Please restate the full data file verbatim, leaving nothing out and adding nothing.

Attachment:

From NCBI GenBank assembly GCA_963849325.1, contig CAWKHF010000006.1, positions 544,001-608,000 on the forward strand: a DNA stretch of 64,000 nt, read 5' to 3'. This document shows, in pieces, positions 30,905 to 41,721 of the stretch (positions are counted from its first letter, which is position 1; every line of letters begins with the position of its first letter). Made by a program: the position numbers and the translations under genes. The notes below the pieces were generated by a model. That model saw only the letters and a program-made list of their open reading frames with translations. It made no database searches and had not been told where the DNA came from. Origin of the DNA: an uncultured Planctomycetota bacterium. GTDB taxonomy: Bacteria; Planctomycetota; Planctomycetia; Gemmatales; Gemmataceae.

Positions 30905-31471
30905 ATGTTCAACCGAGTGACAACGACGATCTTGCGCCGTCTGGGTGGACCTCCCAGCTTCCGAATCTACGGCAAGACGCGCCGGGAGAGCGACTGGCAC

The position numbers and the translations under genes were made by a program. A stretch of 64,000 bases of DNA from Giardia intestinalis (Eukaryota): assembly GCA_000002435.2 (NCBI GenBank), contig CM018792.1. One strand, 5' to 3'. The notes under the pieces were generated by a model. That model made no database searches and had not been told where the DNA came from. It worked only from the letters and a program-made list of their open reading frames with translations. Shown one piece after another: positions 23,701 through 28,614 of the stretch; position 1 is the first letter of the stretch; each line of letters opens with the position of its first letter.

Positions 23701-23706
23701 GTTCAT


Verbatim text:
From NCBI GenBank assembly GCA_963849325.1, contig CAWKHF010000006.1, positions 544,001-608,000 on the forward strand: a DNA stretch of 64,000 nt, read 5' to 3'. This document shows, in pieces, positions 30,905 to 41,721 of the stretch (positions are counted from its first letter, which is position 1; every line of letters begins with the position of its first letter). Made by a program: the position numbers and the translations under genes. The notes below the pieces were generated by a model. That model saw only the letters and a program-made list of their open reading frames with translations. It made no database searches and had not been told where the DNA came from. Origin of the DNA: an uncultured Planctomycetota bacterium. GTDB taxonomy: Bacteria; Planctomycetota; Planctomycetia; Gemmatales; Gemmataceae.

Positions 30905-31471
30905 ATGTTCAACCGAGTGACAACGACGATCTTGCGCCGTCTGGGTGGACCTCCCAGCTTCCGAATCTACGGCAAGACGCGCCGGGAGAGCGACTGGCAC

The position numbers and the translations under genes were made by a program. A stretch of 64,000 bases of DNA from Giardia intestinalis (Eukaryota): assembly GCA_000002435.2 (NCBI GenBank), contig CM018792.1. One strand, 5' to 3'. The notes under the pieces were generated by a model. That model made no database searches and had not been told where the DNA came from. It worked only from the letters and a program-made list of their open reading frames with translations. Shown one piece after another: positions 23,701 through 28,614 of the stretch; position 1 is the first letter of the stretch; each line of letters opens with the position of its first letter.

Positions 23701-23706
23701 GTTCAT